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Breonna Taylor Case Reignites Criticism Over Grand Juries

DAVID GREENE, HOST:

Recordings from the grand jury proceedings in Breonna Taylor's case are expected to be released today. The grand jury's decision to not indict police officers for Taylor's killing touched off angry protests last month, and it's revived long-standing doubts about the role of grand juries, especially in cases that involve police. NPR's law enforcement correspondent Martin Kaste has more.

MARTIN KASTE, BYLINE: When you talk to the experts about grand juries, it doesn't take long before they mention ham sandwiches, specifically the old legal cliche that a prosecutor can get a grand jury to bring charges against anybody, even a ham sandwich.

KEVIN WASHBURN: People have said it for years, and it seems kind of true.

KASTE: Kevin Washburn is the dean of the University of Iowa College of Law. And about a decade ago, he wrote a law review article about how the grand jury has become, quote, "one of the least respected institutions in American criminal justice." Grand juries are a distinctly American institution. In other countries, it's usually left to a judge to OK criminal charges against somebody, but grand juries bring regular citizens into that process. They're supposed to be a check on the power of prosecutors. And in theory, they can block flimsy cases from going forward, though in practice, they rarely do.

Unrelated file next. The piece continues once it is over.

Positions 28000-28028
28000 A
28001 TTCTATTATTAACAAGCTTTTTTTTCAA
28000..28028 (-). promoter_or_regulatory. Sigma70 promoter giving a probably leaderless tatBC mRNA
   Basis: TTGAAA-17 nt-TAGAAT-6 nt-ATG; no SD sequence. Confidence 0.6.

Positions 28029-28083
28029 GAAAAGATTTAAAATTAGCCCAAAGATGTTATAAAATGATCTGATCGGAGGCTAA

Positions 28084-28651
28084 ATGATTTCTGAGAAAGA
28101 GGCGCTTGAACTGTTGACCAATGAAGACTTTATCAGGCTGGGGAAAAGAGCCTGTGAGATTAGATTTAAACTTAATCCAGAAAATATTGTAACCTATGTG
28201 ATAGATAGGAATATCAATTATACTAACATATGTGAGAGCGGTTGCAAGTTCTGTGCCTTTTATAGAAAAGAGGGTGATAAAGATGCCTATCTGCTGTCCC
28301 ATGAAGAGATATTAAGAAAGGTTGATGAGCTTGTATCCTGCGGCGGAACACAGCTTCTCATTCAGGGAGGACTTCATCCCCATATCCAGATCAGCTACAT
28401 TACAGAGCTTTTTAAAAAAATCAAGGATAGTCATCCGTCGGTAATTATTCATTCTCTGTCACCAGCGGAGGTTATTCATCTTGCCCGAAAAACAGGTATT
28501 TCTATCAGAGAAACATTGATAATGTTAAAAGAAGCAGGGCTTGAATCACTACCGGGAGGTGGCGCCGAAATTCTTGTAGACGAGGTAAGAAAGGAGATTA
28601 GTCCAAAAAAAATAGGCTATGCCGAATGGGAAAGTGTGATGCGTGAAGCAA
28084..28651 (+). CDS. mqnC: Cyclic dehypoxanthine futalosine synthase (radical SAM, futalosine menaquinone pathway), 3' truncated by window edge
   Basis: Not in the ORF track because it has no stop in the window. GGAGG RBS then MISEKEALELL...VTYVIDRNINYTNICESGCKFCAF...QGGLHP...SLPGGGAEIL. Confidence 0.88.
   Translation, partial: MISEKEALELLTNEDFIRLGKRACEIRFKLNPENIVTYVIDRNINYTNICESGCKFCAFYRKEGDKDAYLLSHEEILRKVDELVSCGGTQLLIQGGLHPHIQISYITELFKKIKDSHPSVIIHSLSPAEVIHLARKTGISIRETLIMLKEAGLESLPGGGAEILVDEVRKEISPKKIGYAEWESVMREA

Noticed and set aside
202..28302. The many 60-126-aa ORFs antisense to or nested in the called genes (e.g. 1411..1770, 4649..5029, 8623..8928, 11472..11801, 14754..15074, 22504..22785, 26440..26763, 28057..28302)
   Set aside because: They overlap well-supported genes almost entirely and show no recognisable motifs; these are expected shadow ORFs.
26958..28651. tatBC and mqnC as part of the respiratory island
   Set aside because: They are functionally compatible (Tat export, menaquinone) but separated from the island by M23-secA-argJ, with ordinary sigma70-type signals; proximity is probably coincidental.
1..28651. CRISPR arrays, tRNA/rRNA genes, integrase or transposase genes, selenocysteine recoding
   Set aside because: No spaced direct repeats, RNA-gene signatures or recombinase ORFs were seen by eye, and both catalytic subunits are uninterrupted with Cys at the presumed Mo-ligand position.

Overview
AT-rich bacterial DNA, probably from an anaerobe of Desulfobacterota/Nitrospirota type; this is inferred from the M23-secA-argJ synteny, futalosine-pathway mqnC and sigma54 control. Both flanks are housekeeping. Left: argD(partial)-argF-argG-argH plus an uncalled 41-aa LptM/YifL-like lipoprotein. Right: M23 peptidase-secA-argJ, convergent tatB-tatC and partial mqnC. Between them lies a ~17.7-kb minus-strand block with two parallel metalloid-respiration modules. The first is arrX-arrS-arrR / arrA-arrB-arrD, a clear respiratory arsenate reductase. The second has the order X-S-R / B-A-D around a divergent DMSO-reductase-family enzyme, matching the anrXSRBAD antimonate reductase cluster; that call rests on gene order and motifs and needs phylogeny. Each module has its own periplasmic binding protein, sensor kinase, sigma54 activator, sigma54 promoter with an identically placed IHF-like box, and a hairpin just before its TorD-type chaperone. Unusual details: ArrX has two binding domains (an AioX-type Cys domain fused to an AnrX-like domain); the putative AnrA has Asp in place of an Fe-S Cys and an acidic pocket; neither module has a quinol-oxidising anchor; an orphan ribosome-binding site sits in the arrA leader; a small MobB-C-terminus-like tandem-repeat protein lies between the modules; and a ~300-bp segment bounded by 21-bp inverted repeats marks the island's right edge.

WASHBURN: If a prosecutor goes into the grand jury wanting to get an indictment, they usually get it, you know, 99.9% of the cases.

KASTE: And that kind of stands to reason. The prosecutors know the law. They present the evidence to the grand jurors, and they run the show. But Washburn says, sometimes, the prosecutor chooses to be less convincing with a grand jury.

WASHBURN: In cases involving police shootings, grand juries often fail to indict.

KASTE: In politically volatile cases involving police shootings, he says a prosecutor may decide to give a grand jury a more ambiguous case, including evidence that may raise doubts and give the jurors more reason to decide not to bring charges. In recent years, the suspicion that prosecutors use grand juries this way has only grown.

(SOUNDBITE OF ARCHIVED RECORDING)

GREGORY MEEKS: You know, this is a scenario almost where you say, who do you believe? Me or your lying eye?

KASTE: That's New York City Congressman Gregory Meeks back in December of 2014, right after a grand jury in Staten Island declined to indict the police officer who wrestled Eric Garner to the ground by the neck, leading to his death. That failure to charge caused widespread outrage, and Meeks, a former prosecutor, demanded to know how the district attorney had presented his case to the grand jury.

(SOUNDBITE OF ARCHIVED RECORDING)

MEEKS: We need to see the transcripts. We need to know whether or not, after he presented his case, whether he asked that grand jury for an indictment or not.

KASTE: To this day, those deliberations remain secret. Grand jury secrecy is meant to protect the jurors and the potential defendants, but it's also led to legal fights and calls for more transparency, especially in high-profile cases of people shot by the police, such as Michael Brown in Ferguson. That's why this move to release the actual recordings of the Breonna Taylor grand jury stands out, especially because it was one of the jurors who demanded this disclosure, says Cardozo Law professor and former prosecutor Jessica Roth.

JESSICA ROTH: I think it's both fascinating and important that this grand juror spoke up, and so I wonder if we will see a similar protest from grand jurors in other circumstances.

KASTE: If so, Roth thinks that this could help to redeem grand juries and the old original idea that regular people should play a role in deciding when to bring criminal charges. Martin Kaste, NPR News.

(SOUNDBITE OF MUSIC) Transcript provided by NPR, Copyright NPR.